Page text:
There is a lot of documentation however about how these "Saturday Night Special" laws were intended to remove inexpensive firearms from the market, preventing poorer people from having access to cheaper guns. I don't know the history of South Carolina's law in specific but that intent to create an economic barrier to firearms ownership has been written about for a bunch of other states, going back to Tennessee's "Army Navy" law after the civil war.

An author called Marcus Funk has some articles discussing these types of laws (http://www.constitution.org/2ll/2ndschol/109mar.pdf).
 

PCShogun

Member
Yes, I went back and re-read the law for our state and several others. They all use the term "Junk Guns" and "Unsafe Firearms" yet don't all guns have to be tested before they can be licensed as safe for sale to the public? Since all guns are "Proofed", how are they considered unsafe for home defense?

South Carolina is one of several states that uses a "Melting Point test". The "Melting Point Test" requires that the working components of a firearm be composed of metals that will not melt under the heat generated by the firing of that weapon, thus preventing the gun from being structurally weakened. I believe South Carolina has set this temperature at 800 degrees. I was told by our friends at ATP that this test was to prevent the easy destruction of the firearm after a crime. I guess I should have considered the source.

By the way, the melting point of zinc is around 700 degrees. My Hi-Point firearm, which are legally sold here in SC, uses ZAMAK-3, a zinc/aluminum alloy (96% zinc, 4% aluminum) and melts at a slightly higher temperature of 729 degrees. How this one got through the melt test, I don't know. Hi-Point states that the parts made from zamak-3 (receiver and bolt/slide) are low-stress components that do not require the strength and expense of steel. Higher stress components in Hi-Points, like the barrel and other small parts, are made of steel. However, the law states its intent to prevent the heat of firing and operation from structurally weakening the weapon to render it unsafe. How the Hi-point passes this qualification, I don't know. I still shoot it though and have passed several hundred rounds through it.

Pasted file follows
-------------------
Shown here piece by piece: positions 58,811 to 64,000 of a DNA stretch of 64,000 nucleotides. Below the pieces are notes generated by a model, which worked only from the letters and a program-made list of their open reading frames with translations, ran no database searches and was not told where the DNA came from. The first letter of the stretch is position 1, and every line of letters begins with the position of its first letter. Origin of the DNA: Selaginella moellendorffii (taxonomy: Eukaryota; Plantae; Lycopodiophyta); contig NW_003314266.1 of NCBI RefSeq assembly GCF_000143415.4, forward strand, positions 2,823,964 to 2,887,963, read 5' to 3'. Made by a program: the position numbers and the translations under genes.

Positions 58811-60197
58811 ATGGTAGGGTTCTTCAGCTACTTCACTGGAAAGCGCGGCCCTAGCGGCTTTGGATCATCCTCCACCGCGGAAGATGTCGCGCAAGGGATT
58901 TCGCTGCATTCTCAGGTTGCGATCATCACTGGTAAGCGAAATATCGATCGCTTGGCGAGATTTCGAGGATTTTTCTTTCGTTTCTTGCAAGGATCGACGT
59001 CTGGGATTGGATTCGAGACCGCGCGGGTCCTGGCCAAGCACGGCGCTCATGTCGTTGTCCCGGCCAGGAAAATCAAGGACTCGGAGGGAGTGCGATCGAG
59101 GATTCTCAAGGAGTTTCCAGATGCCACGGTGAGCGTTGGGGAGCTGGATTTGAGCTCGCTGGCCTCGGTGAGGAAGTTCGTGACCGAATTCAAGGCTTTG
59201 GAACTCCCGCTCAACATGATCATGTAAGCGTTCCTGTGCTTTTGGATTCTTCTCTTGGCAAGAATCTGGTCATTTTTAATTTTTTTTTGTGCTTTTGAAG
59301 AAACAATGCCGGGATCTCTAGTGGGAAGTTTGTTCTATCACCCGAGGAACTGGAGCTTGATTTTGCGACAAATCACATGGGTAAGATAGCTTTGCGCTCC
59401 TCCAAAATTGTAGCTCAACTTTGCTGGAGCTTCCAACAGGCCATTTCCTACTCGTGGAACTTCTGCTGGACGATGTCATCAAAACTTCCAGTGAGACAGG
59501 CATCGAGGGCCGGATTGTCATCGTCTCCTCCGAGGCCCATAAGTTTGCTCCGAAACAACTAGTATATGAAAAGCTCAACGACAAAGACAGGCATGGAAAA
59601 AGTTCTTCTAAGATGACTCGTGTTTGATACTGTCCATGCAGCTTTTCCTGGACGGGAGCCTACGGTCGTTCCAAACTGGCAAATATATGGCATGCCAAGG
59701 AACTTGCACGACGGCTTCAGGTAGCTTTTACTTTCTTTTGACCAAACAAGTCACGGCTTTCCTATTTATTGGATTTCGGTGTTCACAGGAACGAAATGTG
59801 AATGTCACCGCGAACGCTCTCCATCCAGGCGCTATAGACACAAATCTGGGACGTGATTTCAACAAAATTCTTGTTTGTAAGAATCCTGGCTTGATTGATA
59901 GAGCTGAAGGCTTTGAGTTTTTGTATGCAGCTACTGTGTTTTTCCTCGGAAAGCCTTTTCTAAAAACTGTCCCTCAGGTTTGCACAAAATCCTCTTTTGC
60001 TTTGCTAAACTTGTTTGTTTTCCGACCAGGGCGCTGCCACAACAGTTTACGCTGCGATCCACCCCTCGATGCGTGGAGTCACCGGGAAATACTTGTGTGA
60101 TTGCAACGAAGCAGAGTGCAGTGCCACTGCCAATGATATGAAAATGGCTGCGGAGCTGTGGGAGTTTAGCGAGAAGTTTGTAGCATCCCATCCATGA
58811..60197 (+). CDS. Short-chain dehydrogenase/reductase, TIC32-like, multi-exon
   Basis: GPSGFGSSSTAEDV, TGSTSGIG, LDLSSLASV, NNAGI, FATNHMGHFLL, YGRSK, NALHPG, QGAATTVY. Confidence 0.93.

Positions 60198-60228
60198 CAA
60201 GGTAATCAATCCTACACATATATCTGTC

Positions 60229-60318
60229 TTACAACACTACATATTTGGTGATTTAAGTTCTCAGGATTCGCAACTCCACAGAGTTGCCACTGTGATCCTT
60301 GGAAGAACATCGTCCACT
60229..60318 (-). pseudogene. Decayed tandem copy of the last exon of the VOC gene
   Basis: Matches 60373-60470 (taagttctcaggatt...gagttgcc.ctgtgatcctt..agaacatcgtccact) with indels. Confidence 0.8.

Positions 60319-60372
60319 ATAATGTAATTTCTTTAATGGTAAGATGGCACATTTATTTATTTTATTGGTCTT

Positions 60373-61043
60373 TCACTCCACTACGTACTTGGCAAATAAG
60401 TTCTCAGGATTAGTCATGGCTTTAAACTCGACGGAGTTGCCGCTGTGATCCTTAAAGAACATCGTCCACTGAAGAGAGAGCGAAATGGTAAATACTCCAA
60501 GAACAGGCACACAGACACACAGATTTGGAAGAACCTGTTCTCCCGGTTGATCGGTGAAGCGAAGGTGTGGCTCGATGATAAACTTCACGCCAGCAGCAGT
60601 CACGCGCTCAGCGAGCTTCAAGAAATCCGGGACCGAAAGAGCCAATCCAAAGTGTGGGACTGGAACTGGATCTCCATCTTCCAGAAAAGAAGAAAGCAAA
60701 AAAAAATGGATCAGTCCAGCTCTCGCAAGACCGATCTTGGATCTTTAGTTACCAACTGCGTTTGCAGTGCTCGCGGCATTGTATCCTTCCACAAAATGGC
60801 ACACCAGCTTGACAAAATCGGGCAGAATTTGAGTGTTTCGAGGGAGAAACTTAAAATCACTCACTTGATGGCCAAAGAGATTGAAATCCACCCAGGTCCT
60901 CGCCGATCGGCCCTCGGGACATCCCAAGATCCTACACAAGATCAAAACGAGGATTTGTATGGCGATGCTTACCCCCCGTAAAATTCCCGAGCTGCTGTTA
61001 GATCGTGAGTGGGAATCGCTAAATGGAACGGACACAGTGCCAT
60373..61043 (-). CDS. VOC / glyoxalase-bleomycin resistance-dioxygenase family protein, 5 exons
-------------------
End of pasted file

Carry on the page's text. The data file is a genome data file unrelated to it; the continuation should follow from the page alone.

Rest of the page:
Stan in SC

New Member
I don't think it is about the firearm being able to easily be destroyed after being used illegally as much as it is about them being cheaper and more easily obtainable since they are made cheaper.The whole concept is stupid and should never have been made a law.

Stan in SC
 

SquirrelSlayer

New Member
for information purposes only you can do a youtube search about constructing a simple blast furnace. I have thought about making one to melt down junk brass and aluminum, but I already have too many hobbies and have downsized most of them already.

Watch some videos of people pouring molten brass and steel that's some hot dangerous stuff, I know I would burn my house down on accident if I tried. Good thing I know my limitations.

All I need is for some nosy old lady to call the cops saying my foundry is a moonshine still or meth lab. If a crimminal was smart enough he would probably not be killing people he would be in politics with the rest of the smart crimminals.
 

Dave29461

Active Member
Tigerstripe said:
but now you can buy a scandium S&W for $1000.00. bet it will melt at 600 degrees.
1541 degrees Celsius

2805 degrees Fahrenheit

I don't care who you are... that's hot. Git 'er done :lol:
 

GUNSMOAK

New Member
Not legal in SC??? CORRECTED information

The SC Law states that a "Licensed Dealer" may not receive, transfer, or possess at his business any of these banned arms. I have looked, but have not found where someone cannot bring one of these arms into the State AS LONG AS IT IS LEGALLY OBTAINED. (IE., Legally purchased and moved w/ household).

Some States REQUIRE that ANY transfer of a Firearm be documented. Some States require that the documentation be such paperwork including ATF 4473 and include NCIC or other Instant background check.

FEDERAL FIREARMS REGULATION REFERENCE GUIDE, Q&A (B16)para3 states:
"Please note that if a private person wants to obtain a firearm from a private person who resides in another State, the firearm will have to be shipped to an FFL in the buyer's State."

FEDERAL LAW DICTATES that a Licensed Dealer transfer handguns ONLY to lawful Residents of the State of his FFL Address.

I hold a SC SLED Retail Pistol License and FFL. This information is correct to the best of my knowledge. If I ever find otherwise, I intend to speak up and correct this post. REally.

GUNSMOAK